5 Budget Travel Tips For The Shoestring Traveler ~ Budget Travel Tips
Travel doesn’t have to be expensive; unless you want it to be, of course. I start from the premise ‘for every problem, there is a solution’. We just have to look for it; and recognize it as such when we’ve found it. If you want to travel in luxury, please do so; it is as good an experience as traveling on a budget.
It doesn’t matter how you do it as long as you learn something from the experiences you are having. As I see it budget travel is the art of stretching you budget so you can experience more for the same money.
Here I put together five tips I hope you will find both helpful and inspiring. Alternatively you can check out my list of free activities you can do wherever you travel.
Many airlines charge for extra luggage, therefore the best thing to do is to try to keep it all within one bag per person. You won’t need your whole wardrobe during your one week vacation, nor will you read two books, I know it and you know it too. Packing stuff ‘just in case’, can be kind of unfriendly for your budget. Unless you are traveling to the end of the world, there is a good chance you’ll find a pharmacy, a supermarket and some shops at your destination.
Having less clothes to choose from can also save you some time in the morning. A vacation from the working life can be a great opportunity to also take a vacation from rampant materialism. We can survive on amazingly little. For extra advice check out my packing light tips list.
No matter how close or far from our homes we travel, we need to eat. Hotels now this and that’s why they offer breakfast included packages. You think the breakfast is truly free as advertised? Don’t be naive! You are paying dearly for it, believe me.
The best you can do is find a local coffee shop nearby your hotel and have breakfast with the locals. It might not be as comfortable but you will have the opportunity to blend with the residents and learn something about their habits. At lunch, ask for the ‘menu of the day’, don’t just order à la carte if you care about your budget.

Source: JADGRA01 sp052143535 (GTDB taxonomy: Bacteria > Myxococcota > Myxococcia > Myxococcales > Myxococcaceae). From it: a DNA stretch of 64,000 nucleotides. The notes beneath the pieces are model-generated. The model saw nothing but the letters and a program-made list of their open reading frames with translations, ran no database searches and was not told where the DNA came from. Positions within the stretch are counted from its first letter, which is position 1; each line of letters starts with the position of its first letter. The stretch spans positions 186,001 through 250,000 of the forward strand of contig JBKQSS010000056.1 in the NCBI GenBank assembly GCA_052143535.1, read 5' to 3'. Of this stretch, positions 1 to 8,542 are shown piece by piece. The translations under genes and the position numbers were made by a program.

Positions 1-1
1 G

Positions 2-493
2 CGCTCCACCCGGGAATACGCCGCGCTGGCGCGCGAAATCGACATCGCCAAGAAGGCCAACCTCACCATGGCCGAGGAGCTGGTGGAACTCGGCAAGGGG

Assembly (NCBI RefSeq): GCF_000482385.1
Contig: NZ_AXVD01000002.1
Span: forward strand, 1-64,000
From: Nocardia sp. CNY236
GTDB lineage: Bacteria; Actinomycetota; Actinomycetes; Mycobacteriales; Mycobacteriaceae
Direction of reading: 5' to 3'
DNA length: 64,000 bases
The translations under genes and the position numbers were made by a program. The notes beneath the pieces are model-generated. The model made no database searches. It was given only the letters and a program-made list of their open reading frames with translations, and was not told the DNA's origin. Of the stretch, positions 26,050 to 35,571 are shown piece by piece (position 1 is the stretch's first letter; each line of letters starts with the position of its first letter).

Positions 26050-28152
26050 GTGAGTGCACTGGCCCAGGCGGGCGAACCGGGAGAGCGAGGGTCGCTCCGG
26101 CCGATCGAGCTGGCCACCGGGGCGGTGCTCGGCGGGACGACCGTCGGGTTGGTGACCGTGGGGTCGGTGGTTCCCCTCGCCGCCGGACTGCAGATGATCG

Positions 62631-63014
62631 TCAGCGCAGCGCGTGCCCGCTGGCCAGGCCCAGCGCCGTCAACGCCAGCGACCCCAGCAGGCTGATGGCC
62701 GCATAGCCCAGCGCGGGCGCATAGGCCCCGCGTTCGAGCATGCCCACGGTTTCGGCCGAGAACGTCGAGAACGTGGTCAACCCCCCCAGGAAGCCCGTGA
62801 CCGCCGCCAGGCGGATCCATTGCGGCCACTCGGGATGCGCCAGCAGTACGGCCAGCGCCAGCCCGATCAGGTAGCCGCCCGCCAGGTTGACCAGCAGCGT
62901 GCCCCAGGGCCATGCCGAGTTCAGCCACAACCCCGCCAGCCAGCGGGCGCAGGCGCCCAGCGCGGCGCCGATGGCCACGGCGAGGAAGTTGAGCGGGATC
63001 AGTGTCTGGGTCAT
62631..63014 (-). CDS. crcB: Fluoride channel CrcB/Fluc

The daily deals sites can provide you with some great restaurant discounts too. A picnic in the park with local products bought from the market can also be tons of fun.
Many cities have a pass available that usually allows you to visit a big number of tourist attractions for free or almost free. The city passes are usually available for one, two or three day, the more days, the more expensive the pass. The number of attractions included is vast, and it is actually impossible to see everything that’s included in the pass in the short time it is valid for. But the trick is that some of the attractions included have free entry anyways, and others are so obscure that you don’t really care about.
The best thing to do is to make a list of the places that fall in your area of interest, take into consideration how much time you have at your destination and prioritize. Have a look if the attractions are in walkable distance from each other or you will need to use the public transport. Do the math and decide for yourself. City passes can be tourist traps or budget saviors; it depends on you. Also, many places offer discounts to children, students, and seniors with an ID card and they usually beat the discounts the city pass offers.
Off-season travel can mean less crowded and discounted tourist attractions, more budget accommodation options, less stress and more fun. Check with the local tourism office to find out when their off-season starts. Because off-season means slower business, and therefore less money for the travel industry companies, they usually come up with some very creative ways to boost their profits.
Festivals, doors open events, free museum entrances, discounted theme park tickets, medieval markets are just few of the strategies used to bring in tourists when the business is slow. Of course, I am not talking about the big events, like the Rio Carnival or the one in Venice. That is high season on the cities map. I am talking about local festivals and events that are more like a well kept secret, nevertheless fabulous.
Whenever you can, and you are not too tired, walk. Walking is not only great for admiring the architecture of the place, but it’s also free, healthy, environmentally friendly and can even save you time. Waiting for 15 minutes for the bus to come, just to get to the next bus station is a waste of time and money.
Biking around is another great way to explore a city on a budget, especially now with all the bike sharing programs in place in hundreds of cities all over the world.
Alternatively, you can purchase a public transportation card for ten trips, one day, or one week, depending on availability. This is a great opportunity to explore remote neighborhoods and learn about the challenges the locals face on a daily basis or the advantages they have.
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